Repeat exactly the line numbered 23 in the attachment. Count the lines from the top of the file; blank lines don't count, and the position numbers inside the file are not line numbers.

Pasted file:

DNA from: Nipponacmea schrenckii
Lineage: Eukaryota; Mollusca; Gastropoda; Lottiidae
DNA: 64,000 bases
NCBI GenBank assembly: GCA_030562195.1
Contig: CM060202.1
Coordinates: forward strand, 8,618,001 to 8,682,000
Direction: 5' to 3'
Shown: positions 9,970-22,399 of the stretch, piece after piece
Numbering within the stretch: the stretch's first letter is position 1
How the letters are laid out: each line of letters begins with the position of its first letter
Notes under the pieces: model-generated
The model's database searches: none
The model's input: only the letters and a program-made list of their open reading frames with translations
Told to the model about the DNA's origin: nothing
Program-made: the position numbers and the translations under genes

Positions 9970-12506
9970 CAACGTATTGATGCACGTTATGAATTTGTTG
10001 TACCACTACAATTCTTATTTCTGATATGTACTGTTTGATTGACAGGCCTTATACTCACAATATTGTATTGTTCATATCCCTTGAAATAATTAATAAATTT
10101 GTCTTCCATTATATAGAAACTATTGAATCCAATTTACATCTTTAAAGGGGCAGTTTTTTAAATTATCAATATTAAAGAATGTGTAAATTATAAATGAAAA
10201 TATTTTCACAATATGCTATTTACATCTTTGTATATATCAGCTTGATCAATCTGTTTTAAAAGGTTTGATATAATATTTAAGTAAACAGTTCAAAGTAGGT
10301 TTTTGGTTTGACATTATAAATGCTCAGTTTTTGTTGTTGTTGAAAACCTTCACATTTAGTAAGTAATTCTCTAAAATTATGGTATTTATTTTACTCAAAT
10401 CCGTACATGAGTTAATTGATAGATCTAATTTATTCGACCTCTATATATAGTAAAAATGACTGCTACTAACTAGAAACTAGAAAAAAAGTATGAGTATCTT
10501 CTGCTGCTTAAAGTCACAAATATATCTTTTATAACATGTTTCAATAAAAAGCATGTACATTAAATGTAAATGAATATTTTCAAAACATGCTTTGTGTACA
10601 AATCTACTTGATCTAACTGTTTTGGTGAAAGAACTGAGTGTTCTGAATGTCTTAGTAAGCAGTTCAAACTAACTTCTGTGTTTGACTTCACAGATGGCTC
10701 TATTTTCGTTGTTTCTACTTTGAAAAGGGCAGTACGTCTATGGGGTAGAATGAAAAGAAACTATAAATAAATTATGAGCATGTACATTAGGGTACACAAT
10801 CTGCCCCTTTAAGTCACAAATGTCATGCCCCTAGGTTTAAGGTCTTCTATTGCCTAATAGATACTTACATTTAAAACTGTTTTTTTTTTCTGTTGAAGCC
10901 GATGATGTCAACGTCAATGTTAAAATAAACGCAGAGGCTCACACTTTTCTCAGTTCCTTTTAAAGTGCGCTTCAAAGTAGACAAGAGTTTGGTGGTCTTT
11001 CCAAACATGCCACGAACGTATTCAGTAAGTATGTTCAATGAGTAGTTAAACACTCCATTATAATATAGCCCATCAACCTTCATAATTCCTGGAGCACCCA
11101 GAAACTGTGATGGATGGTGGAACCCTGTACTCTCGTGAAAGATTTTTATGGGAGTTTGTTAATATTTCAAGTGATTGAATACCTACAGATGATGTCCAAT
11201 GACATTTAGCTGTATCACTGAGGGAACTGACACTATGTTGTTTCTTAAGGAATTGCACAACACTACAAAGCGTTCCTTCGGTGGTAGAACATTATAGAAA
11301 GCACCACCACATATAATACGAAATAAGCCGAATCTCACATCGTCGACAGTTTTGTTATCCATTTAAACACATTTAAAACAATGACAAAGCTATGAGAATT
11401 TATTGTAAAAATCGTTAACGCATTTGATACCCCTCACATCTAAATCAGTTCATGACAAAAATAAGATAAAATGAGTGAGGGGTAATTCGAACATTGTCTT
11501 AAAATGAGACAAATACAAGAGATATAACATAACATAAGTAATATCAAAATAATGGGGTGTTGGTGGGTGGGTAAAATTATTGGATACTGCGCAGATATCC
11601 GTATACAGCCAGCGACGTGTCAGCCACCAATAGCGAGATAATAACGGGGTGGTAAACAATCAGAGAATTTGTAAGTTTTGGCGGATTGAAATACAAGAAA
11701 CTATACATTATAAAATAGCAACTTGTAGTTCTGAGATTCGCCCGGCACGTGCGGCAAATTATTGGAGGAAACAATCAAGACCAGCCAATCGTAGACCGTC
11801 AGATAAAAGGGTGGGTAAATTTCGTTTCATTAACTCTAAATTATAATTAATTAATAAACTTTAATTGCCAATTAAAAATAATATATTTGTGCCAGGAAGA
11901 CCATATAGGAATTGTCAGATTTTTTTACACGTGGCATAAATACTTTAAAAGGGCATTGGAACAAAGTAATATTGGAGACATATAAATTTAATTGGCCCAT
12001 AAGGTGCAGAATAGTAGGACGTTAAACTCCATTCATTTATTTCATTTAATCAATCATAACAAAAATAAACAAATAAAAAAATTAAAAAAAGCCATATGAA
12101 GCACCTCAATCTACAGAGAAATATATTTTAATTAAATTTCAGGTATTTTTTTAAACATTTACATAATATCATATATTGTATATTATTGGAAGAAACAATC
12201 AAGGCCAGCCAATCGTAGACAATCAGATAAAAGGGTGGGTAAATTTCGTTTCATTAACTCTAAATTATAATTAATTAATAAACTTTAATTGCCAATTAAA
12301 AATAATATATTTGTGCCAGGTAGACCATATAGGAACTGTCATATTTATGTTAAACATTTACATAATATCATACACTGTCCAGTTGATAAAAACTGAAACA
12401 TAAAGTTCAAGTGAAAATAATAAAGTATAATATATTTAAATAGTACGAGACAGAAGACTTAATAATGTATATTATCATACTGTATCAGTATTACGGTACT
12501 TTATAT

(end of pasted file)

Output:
10501 CTGCTGCTTAAAGTCACAAATATATCTTTTATAACATGTTTCAATAAAAAGCATGTACATTAAATGTAAATGAATATTTTCAAAACATGCTTTGTGTACA